With the London Olympics coming to a close and the questions about Australia’s overall lack of performance against high expectations, two South Australian MPs look certain to make sure that at least one Australian state holds a world record. If The Hon Bob Such Mp and Steph Key MP are true to their words on the ABC 7:30 Report (SA) recently, then they will both be introducing new euthanasia bills into the parliament when sitting resumes in September. These will be the sixth and seventh bills introduced since this parliament began in March 2010.
Readers are welcome to challenge my assertion, but I’m confident that this feat has not been achieved anywhere else on the planet.
Such’s bill, by his own words after the defeat of his last attempt a month ago, will be a ‘re-jigged’ bill based upon his last effort. The ABC report suggested it would have strict safeguards. Clearly Such’s last bill wasn’t as safe; so even he should be glad that it failed!
The report suggested that Steph Key is looking to do some legislative work on palliative care, advanced directives and euthanasia. It’s a little hard to imagine what this might mean – particularly if Key plans to deal with all three areas in the one bill. This would fly in the face of the clearly articulated opinion of the Australian & NZ Society of Palliative Medicinein their recent statement:
"The Australian and New Zealand Society of Palliative Medicine Inc., (ANZSPM), believes that the practice of euthanasia and assisted suicide are outside the discipline of Palliative Medicine. The Society endorses the New Zealand Medical Association’s Position Statement on Euthanasia, and similarly the World Medial Association’s which state that euthanasia and doctor-assisted suicide are unethical."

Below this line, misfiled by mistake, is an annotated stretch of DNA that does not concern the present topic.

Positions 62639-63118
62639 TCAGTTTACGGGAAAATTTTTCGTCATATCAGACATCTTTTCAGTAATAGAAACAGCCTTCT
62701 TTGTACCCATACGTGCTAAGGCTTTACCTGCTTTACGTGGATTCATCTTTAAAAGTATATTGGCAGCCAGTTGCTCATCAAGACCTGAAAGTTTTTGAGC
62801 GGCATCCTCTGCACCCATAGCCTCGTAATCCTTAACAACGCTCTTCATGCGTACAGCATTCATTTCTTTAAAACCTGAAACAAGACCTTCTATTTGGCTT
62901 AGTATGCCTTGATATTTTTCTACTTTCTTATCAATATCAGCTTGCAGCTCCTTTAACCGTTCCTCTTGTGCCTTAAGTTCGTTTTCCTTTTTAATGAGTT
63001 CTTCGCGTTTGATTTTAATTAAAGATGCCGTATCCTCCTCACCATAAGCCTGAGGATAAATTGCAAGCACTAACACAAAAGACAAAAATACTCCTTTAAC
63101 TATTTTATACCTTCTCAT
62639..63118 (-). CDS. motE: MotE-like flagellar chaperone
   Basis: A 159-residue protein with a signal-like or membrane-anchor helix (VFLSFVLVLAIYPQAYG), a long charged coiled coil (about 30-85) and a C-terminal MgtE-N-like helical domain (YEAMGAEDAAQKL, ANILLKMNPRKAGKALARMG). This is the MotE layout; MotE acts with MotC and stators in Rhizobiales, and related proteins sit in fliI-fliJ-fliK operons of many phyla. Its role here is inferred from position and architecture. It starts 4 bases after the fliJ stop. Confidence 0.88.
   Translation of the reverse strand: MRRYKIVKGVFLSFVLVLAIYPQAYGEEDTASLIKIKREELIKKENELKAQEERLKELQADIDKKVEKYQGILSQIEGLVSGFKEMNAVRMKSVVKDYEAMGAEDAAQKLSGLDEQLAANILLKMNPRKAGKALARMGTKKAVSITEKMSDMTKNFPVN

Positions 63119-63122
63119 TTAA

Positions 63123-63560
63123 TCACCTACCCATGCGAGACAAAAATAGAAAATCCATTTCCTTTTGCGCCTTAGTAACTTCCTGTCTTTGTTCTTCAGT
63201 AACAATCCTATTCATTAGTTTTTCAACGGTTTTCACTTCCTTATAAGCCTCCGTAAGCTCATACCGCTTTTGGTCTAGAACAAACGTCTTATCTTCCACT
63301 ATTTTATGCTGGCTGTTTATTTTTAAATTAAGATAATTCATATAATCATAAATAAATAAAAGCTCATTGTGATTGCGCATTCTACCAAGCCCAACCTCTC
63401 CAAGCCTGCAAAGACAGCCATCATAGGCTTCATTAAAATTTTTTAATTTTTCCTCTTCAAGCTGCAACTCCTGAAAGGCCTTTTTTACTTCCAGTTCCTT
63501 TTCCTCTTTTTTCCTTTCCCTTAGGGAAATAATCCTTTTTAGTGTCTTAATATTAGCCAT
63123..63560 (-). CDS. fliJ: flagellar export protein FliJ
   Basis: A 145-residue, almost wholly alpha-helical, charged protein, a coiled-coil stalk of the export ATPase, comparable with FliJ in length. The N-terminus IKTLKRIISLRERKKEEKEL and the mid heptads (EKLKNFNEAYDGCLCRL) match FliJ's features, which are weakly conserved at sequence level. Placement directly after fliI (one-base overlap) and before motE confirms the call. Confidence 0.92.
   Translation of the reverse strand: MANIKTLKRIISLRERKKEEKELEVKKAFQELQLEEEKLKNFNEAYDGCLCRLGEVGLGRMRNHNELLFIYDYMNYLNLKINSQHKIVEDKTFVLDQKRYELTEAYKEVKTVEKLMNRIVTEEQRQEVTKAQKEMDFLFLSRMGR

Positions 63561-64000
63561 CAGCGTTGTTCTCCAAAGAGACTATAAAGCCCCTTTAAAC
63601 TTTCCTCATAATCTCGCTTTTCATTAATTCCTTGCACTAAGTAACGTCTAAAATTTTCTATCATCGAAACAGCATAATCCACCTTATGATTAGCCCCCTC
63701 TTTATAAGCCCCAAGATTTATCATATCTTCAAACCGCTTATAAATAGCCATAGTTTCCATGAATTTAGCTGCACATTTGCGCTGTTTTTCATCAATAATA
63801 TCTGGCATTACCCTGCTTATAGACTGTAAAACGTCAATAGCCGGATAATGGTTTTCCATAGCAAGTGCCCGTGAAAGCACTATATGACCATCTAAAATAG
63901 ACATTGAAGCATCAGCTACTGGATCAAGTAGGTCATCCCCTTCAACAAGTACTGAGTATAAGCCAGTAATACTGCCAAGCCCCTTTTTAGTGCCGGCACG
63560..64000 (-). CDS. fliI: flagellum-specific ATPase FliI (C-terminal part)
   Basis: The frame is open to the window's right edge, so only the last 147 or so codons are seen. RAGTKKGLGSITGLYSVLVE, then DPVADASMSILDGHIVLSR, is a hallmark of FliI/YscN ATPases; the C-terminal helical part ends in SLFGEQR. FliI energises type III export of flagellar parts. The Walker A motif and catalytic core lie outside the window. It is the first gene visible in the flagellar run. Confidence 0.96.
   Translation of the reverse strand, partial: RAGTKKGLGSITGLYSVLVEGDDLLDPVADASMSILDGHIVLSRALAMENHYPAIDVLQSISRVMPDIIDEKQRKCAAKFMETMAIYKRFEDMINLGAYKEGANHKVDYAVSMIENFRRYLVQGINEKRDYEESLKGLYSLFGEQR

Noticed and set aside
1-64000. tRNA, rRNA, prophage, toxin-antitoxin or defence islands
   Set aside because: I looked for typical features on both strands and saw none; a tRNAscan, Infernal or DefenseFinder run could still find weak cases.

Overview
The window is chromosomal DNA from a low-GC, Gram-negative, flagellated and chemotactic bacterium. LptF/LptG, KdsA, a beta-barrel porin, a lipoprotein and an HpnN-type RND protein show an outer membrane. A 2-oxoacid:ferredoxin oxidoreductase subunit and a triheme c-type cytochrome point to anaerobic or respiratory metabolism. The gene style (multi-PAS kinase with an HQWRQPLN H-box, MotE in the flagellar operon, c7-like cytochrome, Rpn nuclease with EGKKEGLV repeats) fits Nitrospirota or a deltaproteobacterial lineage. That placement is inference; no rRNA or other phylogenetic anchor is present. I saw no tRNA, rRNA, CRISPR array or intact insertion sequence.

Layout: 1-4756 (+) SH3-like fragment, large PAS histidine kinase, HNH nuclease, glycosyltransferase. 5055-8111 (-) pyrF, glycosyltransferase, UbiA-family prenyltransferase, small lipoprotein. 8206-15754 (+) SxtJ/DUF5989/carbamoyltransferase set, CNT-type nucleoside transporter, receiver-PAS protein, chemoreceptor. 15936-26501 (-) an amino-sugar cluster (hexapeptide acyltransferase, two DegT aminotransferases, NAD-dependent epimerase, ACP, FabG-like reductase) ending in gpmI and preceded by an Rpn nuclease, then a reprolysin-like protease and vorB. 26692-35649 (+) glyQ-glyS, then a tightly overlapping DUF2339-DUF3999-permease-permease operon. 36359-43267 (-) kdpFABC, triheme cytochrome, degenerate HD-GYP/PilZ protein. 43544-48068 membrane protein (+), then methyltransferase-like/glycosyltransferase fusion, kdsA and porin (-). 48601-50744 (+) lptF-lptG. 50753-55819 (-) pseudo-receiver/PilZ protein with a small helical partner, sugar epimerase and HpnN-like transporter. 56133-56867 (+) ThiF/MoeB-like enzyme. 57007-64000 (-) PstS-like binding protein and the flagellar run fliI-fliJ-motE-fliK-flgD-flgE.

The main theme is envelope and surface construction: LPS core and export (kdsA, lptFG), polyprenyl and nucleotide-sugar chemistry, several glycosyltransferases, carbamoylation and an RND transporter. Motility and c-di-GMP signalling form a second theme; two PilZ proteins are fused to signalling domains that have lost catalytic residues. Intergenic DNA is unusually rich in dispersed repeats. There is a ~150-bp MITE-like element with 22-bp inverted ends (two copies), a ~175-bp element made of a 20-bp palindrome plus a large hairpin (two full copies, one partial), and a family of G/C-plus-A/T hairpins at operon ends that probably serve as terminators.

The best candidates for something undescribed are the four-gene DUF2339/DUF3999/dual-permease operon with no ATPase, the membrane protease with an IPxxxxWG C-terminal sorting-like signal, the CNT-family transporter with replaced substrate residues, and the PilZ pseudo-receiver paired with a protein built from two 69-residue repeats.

The 7:30 Report followed the standard format for this kind of advocacy journalism: interview someone living with a difficult condition who wants euthanasia then bring in the saviour MP (MPs in this case) who clearly want(s) to champion the persons cause. At least in this report, the editors chose to give a little time to the voice of the person’s oncologist who did not agree.
The gentleman who was the focus of the story, Max Bromson, does live with pain and faces a difficult prognosis. He was articulate and is clearly a lover of life. We can and should have every sympathy for him. He expects that the cancer in his bones won’t kill him but, rather, leave him debilitated; left for ‘months and months’ in palliative care, which he says would be a lack of dignity. He claimed, with a wry grin, that he’s ‘too proud’ to sit there for months on end with others looking after his basic needs. Yet his oncologist rightly observed that it is the role of his profession to maintain his dignity and quality of life adding, ‘I believe we can achieve that.’
Yet in the press release from The Australian and New Zealand Society of Palliative Medicine mentioned above, Dr Ian Smiley GP and ANZSPM membersaid “with good palliative care there is no reason for people to suffer.” The press release was issued in response to a 60 Minutes show on NZ television recently to which the society took issue, saying: “(The) program was completely biased in favour of euthanasia. It did not describe the work of hospice and palliative care doctors and nurses who on a daily basis strive ceaselessly throughout New Zealand to relieve the suffering of people facing imminent death. The national focus should be on achieving and maintaining excellence of palliative care for every person in this country”. Could we not say the same in this country and in this circumstance?
It’s always difficult to get the message across in digestible sound bites for the media that euthanasia and assisted suicide legislation is never safe. Reason and argument are often left standing at the starting gate as compassion and rhetoric surge for the line. While those in favour of euthanasia and assisted suicide legislation in Australia have a very poor win-to-loss ratio, it is nonetheless sobering to remind ourselves that they only need win once!
This post has been republished, with permission from Hope, a national network working against euthanasia and assisted suicide.